At the moment brutalism web design is a niche movement, but it has seen some mainstream attention. As this unconventional approach popularity grows, more retail brands are adopting brutalist techniques themselves. It’s great for increasing conversions or in generating interest over a competitor’s site that takes a more traditional route to web design.
What is brutalist web design?
Brutalism looks like a very basic wireframe. You can think that someone didn’t finish his work or images must have been in the midst of filling in. But after a while, you’ll find that this is indeed the design of the website and not a rudimentary.
Where did the brutalist design come from?
The term “brutalism” comes from Sweden, Britain, and France. Defined as a functional and raw (French béton brut) visual aesthetic. And that’s exactly what brutalist design–in architecture and on the web–is at its core.
The name is borrowed from brutalist architecture, which features buildings with large blocks of exposed concrete, designers of these sites intentionally display pages that appear unpolished. This trend can be often uncomfortable for many audiences and users to interact with. But for others, this new style is seen by some to be a welcome response to generic design practices and conventions that typify many template-based websites.
This is what it consists of:
- Repeating geometric patterns;
- Highly modularized grid designs;
- Concrete and brick materials;
- Exposed inner support systems;
- Greater focus on practicality and purpose instead of ornamental design.
Is Brutalist Web Design an Antidesign?
Many people confuse brutalist web design with antidesign. Brutalist designers want to avoid the stale, cookie-cutter, premade-template sites that dominate the web today. They want the web to be true and honest to itself, not contrived.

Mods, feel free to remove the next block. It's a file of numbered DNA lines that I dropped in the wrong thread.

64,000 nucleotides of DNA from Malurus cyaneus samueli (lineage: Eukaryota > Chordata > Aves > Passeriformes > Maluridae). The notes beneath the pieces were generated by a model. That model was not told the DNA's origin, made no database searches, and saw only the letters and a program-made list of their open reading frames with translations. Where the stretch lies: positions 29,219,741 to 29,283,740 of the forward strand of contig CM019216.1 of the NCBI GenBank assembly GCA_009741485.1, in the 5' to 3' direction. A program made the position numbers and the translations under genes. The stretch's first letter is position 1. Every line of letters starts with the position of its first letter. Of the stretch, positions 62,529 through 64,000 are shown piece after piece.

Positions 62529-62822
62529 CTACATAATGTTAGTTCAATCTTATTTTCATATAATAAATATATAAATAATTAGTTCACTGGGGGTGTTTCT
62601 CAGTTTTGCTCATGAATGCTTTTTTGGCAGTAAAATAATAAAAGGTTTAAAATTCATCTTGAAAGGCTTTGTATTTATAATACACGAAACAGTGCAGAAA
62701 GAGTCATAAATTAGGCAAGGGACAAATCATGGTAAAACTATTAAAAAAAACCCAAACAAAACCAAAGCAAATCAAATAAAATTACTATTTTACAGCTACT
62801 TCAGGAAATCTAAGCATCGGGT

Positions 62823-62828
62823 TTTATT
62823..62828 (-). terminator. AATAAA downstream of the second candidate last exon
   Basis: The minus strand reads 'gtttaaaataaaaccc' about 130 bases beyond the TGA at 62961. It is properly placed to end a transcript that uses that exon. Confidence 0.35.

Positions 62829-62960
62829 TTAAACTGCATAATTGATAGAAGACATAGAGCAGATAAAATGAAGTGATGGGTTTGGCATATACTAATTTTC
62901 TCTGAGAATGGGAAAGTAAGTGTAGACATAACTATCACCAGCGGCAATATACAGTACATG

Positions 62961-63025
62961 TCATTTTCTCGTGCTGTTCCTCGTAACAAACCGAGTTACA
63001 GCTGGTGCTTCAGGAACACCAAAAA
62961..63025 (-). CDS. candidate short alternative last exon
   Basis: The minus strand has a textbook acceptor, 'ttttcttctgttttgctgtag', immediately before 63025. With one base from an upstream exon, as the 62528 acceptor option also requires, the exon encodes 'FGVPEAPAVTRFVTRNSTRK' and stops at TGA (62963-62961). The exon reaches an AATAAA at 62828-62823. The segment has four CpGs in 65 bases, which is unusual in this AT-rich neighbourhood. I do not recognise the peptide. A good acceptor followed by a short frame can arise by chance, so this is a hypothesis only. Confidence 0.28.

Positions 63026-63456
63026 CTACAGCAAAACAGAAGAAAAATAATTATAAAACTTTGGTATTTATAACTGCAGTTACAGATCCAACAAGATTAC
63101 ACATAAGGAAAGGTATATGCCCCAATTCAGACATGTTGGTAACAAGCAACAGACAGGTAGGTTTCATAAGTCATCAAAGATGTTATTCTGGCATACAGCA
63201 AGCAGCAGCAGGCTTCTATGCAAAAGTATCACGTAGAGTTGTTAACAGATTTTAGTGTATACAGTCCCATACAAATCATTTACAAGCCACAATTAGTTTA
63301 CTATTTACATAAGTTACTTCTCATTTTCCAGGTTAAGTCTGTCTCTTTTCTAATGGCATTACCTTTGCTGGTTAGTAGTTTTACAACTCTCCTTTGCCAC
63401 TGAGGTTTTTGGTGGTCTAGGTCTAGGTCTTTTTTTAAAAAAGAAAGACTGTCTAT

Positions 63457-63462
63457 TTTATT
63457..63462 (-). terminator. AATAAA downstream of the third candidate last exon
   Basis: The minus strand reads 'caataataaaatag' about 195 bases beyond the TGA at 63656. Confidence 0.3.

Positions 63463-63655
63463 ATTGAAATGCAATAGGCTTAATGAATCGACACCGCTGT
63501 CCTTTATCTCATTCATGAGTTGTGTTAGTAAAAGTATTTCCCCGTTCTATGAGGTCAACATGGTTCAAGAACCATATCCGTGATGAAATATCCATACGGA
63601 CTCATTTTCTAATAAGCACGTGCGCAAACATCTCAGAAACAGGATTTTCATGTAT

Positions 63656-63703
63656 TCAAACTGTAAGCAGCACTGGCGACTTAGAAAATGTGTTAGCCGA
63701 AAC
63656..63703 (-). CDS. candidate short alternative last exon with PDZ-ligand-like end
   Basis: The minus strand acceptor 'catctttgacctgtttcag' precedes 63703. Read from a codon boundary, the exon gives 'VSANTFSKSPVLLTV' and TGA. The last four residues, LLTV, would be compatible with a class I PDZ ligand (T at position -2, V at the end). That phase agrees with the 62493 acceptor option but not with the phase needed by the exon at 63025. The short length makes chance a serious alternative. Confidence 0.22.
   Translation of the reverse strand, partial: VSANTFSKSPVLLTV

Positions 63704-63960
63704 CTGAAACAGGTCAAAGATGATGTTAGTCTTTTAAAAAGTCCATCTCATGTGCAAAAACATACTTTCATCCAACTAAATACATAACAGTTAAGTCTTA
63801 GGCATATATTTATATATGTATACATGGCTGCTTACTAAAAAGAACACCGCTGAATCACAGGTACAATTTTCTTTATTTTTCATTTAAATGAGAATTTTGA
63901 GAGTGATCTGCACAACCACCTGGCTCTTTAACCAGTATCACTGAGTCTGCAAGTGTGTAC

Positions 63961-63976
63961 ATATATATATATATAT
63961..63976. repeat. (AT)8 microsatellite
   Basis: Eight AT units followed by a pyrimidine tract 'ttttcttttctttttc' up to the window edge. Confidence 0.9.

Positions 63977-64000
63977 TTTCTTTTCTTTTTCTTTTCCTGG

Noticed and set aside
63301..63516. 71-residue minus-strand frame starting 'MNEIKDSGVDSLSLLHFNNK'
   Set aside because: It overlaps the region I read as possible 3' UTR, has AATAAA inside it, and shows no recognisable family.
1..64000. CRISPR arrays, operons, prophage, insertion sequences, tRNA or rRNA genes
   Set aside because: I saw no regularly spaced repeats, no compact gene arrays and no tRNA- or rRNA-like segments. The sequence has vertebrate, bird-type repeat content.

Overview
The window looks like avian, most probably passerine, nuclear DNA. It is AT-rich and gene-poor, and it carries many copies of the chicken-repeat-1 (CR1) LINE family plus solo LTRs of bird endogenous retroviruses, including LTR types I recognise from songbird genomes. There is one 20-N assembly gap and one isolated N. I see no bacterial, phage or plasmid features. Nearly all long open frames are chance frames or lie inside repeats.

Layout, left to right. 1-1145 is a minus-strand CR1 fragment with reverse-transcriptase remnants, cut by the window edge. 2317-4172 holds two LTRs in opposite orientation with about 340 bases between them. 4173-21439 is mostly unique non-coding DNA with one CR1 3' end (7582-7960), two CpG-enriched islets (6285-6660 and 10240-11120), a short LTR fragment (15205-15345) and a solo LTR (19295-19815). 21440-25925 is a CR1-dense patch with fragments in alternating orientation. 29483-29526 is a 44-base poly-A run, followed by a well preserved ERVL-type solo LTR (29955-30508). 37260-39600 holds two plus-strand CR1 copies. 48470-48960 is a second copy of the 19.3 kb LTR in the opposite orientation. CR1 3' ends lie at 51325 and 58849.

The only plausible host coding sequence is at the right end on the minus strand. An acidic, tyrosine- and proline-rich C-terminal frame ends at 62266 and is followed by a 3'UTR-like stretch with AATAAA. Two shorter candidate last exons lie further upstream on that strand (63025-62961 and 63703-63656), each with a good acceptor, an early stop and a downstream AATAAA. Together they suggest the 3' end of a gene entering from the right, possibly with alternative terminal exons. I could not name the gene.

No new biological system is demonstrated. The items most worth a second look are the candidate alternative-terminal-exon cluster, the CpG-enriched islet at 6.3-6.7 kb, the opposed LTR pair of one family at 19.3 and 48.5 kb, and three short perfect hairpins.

Anti-design is to create websites to get an effect that feels like bad 1990s’ designs. Designers interpret brutalism to mean rebelling against oversimplified design by intentionally creating ugly, disorienting, or complex interfaces. Some use harsh colours, disorienting patterns, weird cursors, and unnecessary distracting animations.
Examples of brutalist web design
How can you use the brutalist web design correctly?
- Remove any unnecessary bits of flare so that the purpose is as clear;
- Use mostly a bunch of white space and very trimmed-back messaging;
- If you want your website to have quite a logical nature use the black-and-white colour scheme, which exemplifies well. This site may be unimpressive at first glance but easy to read;
- Use colour synonymous with the raw materials used in the architectural style: namely, concrete;
- Use modular bricks;
- Try to use just one call-to-action on the entire single-page website;
- Background colour should be the concrete;
- Simplified and non-hierarchical font;
- The oversized text in the centre of it all.
If you want to create web design which will be warm with a welcoming environment or you don’t like a clean and raw design you shouldn’t use brutalist web design. But if you want to shock the audience and make a social statement or you want to focus on the reading experience and less on distractions then brutalist web design is for you. If brutalist web design really is going to be a top trend, then there must be something good about it. Websites should be faster to load, easier to navigate, and present fewer choices to work through this is due to a simple design.